It's on the hook. More accurately, its taxpayers bear the burden as in all other troubled economies. According to Reuters :
"EU and German officials said Spain faces supervision by international lenders...." Their statement directly "contradict(s)" Rajoy. He insists it's a no strings deal.
According to Copenhagen-based Saxo Bank economist Steen Jakobsen:
"The EU is selling this as a 'great victory,' but when you look at the details, this is a loan, and we don't know yet where the money will be coming from. At the end of the day, it will increase Spain's debt-to-GDP ratio no matter what they say."
Previous bailouts failed. So will this one. Schaeuble and EU Competition Commissioner Joaquin Almunia said "troika" officials will oversee the deal. "Of course, there will be conditions," said Almunia. "Whoever gives money never gives it away for free."
"The Spanish state is taking the loans, Spain will be responsible for them....There will likewise be a troika. There will of course be supervision to ensure that the program is being complied with, but this refers only to the restructuring of the banks."
It's just a matter of time before sovereign Spain needs bailout help. Its economy teeters on collapse. Understating the severity doesn't change things.
Spain looks increasingly like Greece 2.0.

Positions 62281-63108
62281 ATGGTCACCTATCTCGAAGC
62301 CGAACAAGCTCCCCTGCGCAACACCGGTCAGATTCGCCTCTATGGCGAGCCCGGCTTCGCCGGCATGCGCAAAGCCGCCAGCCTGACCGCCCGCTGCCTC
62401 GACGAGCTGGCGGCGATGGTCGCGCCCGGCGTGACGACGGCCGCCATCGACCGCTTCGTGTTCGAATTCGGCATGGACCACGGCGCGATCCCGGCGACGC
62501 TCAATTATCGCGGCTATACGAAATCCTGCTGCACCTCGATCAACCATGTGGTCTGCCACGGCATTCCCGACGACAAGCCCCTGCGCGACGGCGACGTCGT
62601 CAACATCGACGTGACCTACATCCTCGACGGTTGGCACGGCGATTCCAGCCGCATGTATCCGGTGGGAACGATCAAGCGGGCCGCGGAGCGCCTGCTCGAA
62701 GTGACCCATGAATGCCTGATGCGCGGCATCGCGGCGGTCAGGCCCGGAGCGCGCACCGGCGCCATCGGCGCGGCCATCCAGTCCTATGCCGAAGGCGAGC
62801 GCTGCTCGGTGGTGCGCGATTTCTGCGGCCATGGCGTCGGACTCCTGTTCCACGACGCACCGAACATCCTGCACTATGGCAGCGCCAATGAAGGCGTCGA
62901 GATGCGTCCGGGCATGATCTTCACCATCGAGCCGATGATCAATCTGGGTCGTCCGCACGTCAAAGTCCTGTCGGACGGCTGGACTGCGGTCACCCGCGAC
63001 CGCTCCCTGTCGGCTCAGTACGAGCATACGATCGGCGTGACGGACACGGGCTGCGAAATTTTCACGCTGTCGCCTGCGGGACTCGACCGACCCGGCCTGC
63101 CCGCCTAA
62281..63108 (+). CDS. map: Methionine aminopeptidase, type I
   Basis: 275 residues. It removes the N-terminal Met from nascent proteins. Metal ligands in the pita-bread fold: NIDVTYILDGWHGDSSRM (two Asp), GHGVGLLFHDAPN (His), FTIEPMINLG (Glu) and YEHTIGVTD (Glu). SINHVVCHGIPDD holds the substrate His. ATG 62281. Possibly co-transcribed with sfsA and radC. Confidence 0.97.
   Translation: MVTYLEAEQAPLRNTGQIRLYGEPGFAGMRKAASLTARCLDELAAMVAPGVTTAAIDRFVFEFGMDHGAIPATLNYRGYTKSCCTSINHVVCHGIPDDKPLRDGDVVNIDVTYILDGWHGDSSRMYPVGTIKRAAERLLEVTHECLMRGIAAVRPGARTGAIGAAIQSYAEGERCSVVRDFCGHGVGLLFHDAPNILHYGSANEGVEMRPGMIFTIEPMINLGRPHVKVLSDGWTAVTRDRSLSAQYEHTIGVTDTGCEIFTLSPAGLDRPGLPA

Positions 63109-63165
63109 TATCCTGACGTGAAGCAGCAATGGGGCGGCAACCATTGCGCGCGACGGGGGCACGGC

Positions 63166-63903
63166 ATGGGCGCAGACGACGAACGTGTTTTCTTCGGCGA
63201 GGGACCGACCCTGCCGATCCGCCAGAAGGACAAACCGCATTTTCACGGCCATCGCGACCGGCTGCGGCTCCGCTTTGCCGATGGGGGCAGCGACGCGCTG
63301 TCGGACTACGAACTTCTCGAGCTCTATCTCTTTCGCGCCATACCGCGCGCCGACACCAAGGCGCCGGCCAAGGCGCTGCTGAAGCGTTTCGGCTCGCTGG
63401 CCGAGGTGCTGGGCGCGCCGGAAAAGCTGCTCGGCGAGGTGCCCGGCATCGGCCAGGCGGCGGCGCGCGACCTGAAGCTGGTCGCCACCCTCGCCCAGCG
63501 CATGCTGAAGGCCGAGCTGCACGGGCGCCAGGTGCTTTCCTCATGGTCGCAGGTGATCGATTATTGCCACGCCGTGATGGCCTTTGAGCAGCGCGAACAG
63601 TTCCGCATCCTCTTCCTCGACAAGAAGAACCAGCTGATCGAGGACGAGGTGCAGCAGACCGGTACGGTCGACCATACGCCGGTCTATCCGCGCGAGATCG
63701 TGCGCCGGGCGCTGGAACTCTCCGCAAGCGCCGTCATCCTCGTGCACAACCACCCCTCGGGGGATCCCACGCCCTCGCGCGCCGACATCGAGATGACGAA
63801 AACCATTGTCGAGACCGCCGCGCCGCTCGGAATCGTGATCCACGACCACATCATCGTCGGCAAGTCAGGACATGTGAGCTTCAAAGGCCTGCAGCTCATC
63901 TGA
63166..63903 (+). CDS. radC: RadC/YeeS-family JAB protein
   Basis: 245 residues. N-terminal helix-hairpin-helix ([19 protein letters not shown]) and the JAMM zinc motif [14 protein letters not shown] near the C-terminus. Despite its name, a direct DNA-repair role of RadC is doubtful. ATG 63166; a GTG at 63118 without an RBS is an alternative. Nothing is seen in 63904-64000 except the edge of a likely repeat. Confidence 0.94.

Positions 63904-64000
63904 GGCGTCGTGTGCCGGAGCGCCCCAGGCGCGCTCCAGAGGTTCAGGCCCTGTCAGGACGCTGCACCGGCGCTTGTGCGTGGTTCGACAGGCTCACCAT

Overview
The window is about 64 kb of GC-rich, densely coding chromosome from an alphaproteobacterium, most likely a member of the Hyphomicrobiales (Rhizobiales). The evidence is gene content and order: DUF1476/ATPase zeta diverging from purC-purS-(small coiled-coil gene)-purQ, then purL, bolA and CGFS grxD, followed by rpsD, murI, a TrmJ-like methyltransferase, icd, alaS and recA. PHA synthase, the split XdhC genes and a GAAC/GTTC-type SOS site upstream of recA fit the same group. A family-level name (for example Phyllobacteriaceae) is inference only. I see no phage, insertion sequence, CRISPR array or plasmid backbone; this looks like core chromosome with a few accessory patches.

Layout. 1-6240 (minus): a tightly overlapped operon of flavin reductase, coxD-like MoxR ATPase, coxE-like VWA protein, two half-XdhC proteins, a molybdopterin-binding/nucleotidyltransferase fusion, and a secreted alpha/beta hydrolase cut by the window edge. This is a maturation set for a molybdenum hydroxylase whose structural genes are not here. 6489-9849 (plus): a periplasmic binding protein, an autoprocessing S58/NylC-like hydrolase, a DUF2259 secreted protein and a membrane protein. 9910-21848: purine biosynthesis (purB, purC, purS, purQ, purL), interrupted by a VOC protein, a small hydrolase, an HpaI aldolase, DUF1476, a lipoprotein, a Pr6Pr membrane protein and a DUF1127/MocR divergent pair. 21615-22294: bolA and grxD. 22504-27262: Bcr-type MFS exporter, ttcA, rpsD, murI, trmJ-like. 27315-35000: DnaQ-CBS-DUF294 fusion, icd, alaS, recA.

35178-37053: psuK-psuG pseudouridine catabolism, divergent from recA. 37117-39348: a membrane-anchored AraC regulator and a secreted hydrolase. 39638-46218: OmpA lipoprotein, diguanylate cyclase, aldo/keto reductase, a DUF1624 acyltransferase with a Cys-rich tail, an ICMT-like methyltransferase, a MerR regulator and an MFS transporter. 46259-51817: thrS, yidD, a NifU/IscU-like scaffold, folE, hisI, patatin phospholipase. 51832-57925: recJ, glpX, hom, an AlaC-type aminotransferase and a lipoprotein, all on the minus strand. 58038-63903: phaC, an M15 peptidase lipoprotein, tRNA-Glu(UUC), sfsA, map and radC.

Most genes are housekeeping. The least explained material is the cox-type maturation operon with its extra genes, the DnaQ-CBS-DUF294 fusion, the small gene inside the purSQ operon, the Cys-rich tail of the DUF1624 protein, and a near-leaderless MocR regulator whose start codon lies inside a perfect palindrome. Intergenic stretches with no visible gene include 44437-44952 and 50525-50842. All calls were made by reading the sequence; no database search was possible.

Italian Industry Minister Corrado Passera tried hard to conceal that his nation may be next. It's also burdened with financing 22% of Spain's bailout. Talk about the blind leading others visually impaired.
China's Vice Finance Minister Zhu Ghuangyao criticized the Spanish deal. He called it a short-term fix. He said more decisive action is needed to safeguard longer term stability. It's sorely lacking in all bailout deals.
Moreover, by agreeing to terms, Spain subordinated its bondholders. They include its own banks. Madrid incurs a greater debt burden. It sacrificed sovereignty for ready cash. Spaniards face greater austerity. Cyprus just asked for urgent aid. Its banks are deeply troubled.
Its Finance Minister Vassos Shiarly described an "exceptionally urgent" situation requiring end of month resolution. Contagion is spreading. Five troubled economies assure greater woes for themselves and others to come. They can't all bail out each other. A bad ending looks assured.
European Financial Stability Facility (EFSF) funds are earmarked for Spain's banks. The European Stability Mechanism (ESM) is also supposed to help. Germany's parliament hasn't ratified it, so it's yet to be set up.
Finland wants collateral for EFSF funds. Spaniards demand jobs and attention paid to other popular needs. They've gotten neither so far and won't. They'll suffer greater hardships ahead.
Spain and other troubled Eurozone countries haven't addressed fundamental economic deficiencies. Kicking the can down the road only buys time. Band-aid solutions don't work.